The nursing pandemic no one’s talking about

Authors: Rochelle Shanthakumar
  • Posted on: January 15, 2021

At the height of the pandemic, clapping for carers gave some of the public a fuzzy feeling. The government drafted in retired nurses, migrant healthcare workers and final year nursing students to work on the frontlines of an understaffed system, and used military language to portray key workers as national heroes, while key worker migrant visa costs and nursing student fees were swept under the carpet. 

Nurses are now going through the same experience, but heightened. They are making even tougher decisions and dealing with the most traumatic year the NHS has faced. And at the same time, safe and proper mentorship for newly qualified nurses in their first few months is under more strain than ever.


Prior to 2017, England student nurses and midwives received a bursary award towards living costs and university fees. But from 2017 till 2020, there was no NHS bursary award. Students worked 2,300+ hours of unpaid placement hours and night shifts for their degree, while paying upwards of £9,000 a year.

Most student midwives and nurses in those intakes will therefore leave university with up to £60,000 in debt. Those from the poorest backgrounds will have been forced to borrow the most, despite having committed to a career in a valuable public service at a time when the NHS is in desperate need of more of them.

Pay scales are upside down where essential workers are paid far less than the average office worker, wages just don’t make up for all the debt, meanwhile a total of £46.4 billion has been spent on furlough in the UK this year.

Credit: Craig Oldham


2020 saw the return of £5,000 government grants to drive an uptake in nursing students. It’s an acknowledgement that it was not appropriate to remove the original bursary. But this ignores three batches of students and recent graduates who have worked during the peak of the pandemic.

A recent petition asked that the student loan debt of existing students during the 2017-2019 academic years is reduced by £5,000 (the bursary from 2020) per each of those academic years in which they studied and did not receive any bursary, however, this closed in September 2020 with under the asking amount of signatures.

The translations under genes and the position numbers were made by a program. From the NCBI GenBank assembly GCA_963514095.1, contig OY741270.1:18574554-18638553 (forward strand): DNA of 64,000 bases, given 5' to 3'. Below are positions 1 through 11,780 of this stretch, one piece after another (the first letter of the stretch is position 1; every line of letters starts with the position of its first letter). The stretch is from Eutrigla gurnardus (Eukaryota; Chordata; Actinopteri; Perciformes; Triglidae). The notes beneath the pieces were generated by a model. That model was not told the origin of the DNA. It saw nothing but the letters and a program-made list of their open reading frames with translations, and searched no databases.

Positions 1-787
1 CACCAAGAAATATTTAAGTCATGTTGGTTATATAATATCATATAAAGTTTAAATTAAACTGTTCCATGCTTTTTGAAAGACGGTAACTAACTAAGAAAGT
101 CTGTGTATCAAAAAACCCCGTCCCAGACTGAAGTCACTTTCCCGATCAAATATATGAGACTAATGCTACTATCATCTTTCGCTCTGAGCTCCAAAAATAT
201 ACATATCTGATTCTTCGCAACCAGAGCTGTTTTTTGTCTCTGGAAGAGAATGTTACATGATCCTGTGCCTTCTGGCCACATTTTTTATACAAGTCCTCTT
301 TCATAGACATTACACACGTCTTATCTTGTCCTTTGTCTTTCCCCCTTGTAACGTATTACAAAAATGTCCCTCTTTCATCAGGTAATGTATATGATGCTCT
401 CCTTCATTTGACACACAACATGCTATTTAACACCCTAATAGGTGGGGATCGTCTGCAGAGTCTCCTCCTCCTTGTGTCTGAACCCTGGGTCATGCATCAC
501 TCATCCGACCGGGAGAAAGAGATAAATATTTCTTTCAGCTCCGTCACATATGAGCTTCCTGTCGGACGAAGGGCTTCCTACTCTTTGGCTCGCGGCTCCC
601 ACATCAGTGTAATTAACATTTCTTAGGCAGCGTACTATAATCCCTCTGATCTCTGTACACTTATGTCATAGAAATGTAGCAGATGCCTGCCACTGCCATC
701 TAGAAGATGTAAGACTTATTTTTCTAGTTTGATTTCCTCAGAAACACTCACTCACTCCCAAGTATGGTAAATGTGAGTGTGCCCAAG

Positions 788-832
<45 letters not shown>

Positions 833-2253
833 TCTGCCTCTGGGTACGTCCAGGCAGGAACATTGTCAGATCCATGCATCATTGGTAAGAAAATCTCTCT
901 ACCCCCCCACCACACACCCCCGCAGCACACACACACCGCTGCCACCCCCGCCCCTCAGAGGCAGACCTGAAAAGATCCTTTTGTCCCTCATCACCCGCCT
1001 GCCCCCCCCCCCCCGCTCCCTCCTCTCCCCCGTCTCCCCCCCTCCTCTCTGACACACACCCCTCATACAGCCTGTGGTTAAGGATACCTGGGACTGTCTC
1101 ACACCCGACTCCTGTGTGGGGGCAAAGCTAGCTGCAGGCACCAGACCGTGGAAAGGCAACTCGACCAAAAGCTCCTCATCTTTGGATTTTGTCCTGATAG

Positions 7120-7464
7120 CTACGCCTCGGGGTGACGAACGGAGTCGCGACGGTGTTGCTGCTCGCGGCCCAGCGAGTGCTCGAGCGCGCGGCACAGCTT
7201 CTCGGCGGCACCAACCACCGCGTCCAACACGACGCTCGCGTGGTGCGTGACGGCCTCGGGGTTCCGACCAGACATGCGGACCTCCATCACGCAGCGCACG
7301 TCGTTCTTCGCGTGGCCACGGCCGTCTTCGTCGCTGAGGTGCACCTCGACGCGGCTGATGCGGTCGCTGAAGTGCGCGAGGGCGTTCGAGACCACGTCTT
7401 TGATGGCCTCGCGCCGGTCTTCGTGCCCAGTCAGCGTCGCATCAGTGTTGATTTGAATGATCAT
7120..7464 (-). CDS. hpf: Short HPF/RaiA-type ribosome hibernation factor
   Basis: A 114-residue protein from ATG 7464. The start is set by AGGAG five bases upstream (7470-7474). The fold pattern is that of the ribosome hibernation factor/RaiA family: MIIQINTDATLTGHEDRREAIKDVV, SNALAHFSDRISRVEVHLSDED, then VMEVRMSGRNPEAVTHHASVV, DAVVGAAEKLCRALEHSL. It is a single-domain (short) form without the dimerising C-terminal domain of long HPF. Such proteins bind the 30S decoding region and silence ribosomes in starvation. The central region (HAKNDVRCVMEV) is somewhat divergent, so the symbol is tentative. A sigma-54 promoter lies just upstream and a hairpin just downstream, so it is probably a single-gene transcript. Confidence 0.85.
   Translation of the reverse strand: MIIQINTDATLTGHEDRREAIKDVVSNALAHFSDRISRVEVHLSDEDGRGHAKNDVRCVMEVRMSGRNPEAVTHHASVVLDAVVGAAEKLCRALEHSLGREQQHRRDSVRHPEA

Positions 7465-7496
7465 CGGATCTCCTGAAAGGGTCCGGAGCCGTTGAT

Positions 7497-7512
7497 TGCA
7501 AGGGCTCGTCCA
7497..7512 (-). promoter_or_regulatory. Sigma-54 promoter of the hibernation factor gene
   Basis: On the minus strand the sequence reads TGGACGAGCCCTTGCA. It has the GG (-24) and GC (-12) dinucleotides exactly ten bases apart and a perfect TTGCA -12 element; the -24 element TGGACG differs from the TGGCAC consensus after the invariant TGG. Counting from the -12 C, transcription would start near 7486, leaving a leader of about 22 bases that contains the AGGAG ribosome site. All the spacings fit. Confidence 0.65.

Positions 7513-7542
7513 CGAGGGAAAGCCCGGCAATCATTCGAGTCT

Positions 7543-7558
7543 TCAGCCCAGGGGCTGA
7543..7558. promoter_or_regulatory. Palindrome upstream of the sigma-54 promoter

In 2020, 13.8 % of all NHS workers were migrants – that’s around 170,000 people. Thousands of migrant health and care workers fall into a lower pay bracket, but are still facing extortionate visa and health surcharge costs.
Unison assistant general secretary Christina McAnea says;

“The health and care sector is already facing a recruitment crisis with hundreds of thousands of posts unfilled. Making overseas staff pay extortionate fees to work in the NHS and care sector is short-sighted and ​potentially dangerous.”


The latest NHS figures show there were 36,655 vacancies for nursing staff in England in September 2020, with the worst shortages affecting mental health care and acute hospitals. 

The Royal College of Nursing’s chief executive and the general secretary said: “The simple, inescapable truth is that we do not have enough nursing staff in the UK to safely care for patients in hospitals, clinics, their own homes or anywhere else.” 

The RCN’s chief executive Janet Davies has warned “Nursing is now a graduate profession but it lacks a graduate salary that compensates for the fees paid”. 

Newly graduated nurses during the pandemic are dealing with patients in understaffed and high stress wards and environments, managing life and death situations, under a huge amount of pressure. This silent pandemic cannot continue to be ignored.

Join the conversation on Twitter with #nursingbursary or support the Royal College of Nursing campaign for fair pay and safe staffing here.